Pain in the legs is a common occurrence. The most frequent non-disease cause is prolonged standing, walking or running. A person is more likely to get pain in the legs when he or she is not accustomed to strenuous physical activities and ends up overworking the legs, which carry the whole weight of the body. Resting will usually resolve the condition.
In some cases, pain in the legs occurs even while sitting or sleeping. If no strenuous physical activity has preceded the pain, then it could be an indication of some underlying disease or disorder that is causing painful legs. In most such cases, the problem can be traced to a fault in the blood circulation or the nerves in the legs.
Pain in the legs most commonly affects the soles of the feet, the calf muscles, and the knees. Upper leg (thigh) pain is not so common among most people. Other symptoms that might occur along with a general pain in the legs include:
- Cramps: Muscle cramps may occur in the calves and the feet.
- Change in skin color: The skin on the legs may become pale or display a bluish discoloration.
- Darkening skin: A chronic darkening of the skin of the legs may occur.
- Sensory problems: Pain in the legs may either be preceded or followed by numbness or tingling sensations.
- Ulcers: Open sores or ulcers might be associated with the pain in the legs. A common example is foot ulcer.
The presence of these associated symptoms are helpful in diagnosing the cause of the pain in most conditions.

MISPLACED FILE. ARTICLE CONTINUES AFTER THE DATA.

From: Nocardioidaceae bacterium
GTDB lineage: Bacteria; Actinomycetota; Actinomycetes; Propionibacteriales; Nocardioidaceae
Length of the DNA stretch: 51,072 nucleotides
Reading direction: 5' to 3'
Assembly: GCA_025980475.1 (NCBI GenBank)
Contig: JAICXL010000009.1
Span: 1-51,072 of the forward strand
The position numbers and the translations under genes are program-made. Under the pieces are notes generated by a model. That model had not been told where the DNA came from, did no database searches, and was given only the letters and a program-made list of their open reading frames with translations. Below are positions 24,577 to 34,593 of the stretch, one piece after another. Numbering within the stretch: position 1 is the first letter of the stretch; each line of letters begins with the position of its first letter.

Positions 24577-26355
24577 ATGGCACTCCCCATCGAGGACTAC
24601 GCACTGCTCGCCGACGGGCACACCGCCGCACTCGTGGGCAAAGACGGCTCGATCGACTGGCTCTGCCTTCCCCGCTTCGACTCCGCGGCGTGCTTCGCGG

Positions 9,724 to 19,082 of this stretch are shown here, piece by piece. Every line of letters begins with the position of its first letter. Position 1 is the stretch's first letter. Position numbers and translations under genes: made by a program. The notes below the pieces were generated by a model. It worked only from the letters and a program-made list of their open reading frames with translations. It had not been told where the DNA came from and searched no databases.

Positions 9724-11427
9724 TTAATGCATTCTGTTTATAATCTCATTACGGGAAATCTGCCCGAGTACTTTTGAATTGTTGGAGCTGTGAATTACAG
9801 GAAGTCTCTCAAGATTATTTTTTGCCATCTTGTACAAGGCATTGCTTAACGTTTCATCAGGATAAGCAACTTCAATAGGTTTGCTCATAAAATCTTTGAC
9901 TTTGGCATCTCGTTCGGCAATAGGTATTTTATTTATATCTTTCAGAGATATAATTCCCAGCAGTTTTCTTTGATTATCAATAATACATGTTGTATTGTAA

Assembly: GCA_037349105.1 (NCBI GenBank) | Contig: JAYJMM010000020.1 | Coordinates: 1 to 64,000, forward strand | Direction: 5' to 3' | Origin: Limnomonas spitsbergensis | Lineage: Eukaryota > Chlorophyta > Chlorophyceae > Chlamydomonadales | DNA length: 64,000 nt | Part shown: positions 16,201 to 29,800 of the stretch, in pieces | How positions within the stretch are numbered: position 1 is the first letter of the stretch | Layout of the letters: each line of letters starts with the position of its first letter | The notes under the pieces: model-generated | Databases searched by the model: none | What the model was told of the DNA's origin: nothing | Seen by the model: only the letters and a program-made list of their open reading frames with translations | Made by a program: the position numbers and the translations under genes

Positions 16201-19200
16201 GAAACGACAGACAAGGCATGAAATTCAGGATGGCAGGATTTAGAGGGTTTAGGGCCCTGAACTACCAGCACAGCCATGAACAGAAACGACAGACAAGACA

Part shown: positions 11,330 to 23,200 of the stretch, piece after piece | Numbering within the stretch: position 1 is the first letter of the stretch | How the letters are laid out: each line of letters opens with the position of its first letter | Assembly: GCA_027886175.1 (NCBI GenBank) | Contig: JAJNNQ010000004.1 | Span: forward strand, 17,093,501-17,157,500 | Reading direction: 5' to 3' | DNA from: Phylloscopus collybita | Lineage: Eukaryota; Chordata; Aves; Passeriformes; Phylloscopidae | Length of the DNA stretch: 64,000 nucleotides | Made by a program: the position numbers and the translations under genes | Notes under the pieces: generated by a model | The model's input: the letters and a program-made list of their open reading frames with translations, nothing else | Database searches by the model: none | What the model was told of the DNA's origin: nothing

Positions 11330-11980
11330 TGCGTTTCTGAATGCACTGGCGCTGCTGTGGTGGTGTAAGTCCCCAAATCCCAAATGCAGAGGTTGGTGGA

Causes of Pain in the Legs
Most of the causes of painful legs can be traced to some problem in the circulatory or nervous system in the legs. However, other causes may also precipitate the pain.
Reduced Blood Supply
Blood circulation in the legs gets affected if there is a narrowing of the arteries in the legs. Such a condition is known as peripheral arterial disease (PAD). Fatty deposits in the arteries are the most common cause of PAD. It occurs mostly in obese individuals. These deposits can eventually build up to levels that result in the complete obstruction of blood flow through the arteries of the legs, a condition known as acute limb ischemia.
Pain is usually the primary symptom associated with PAD. At first, the pain is associated only with physical exertion. However, the condition may progress to a level where the pain in the legs also occurs when resting or lying down. Relief from pain can sometimes be obtained by lying down with the legs hanging from the side of the bed. However, restoration of blood flow in this condition requires medical intervention.
Weak Blood Vessels
The arteries in the legs are responsible for carrying the blood to the leg muscles, whereas the veins in the legs carry the blood back to the heart. Weakening of the valves in these veins results in pooling of blood in the lower limbs. These weak veins in the legs also acquire a tortuous and bloated appearance, which is easily seen on the overlying skin. This condition, known as varicose veins, can sometimes result in painful calves and legs. The pain associated with varicose veins increases in a standing position. Lying down, walking, or elevating the legs relieves the pain as the pooled blood starts flowing towards the heart.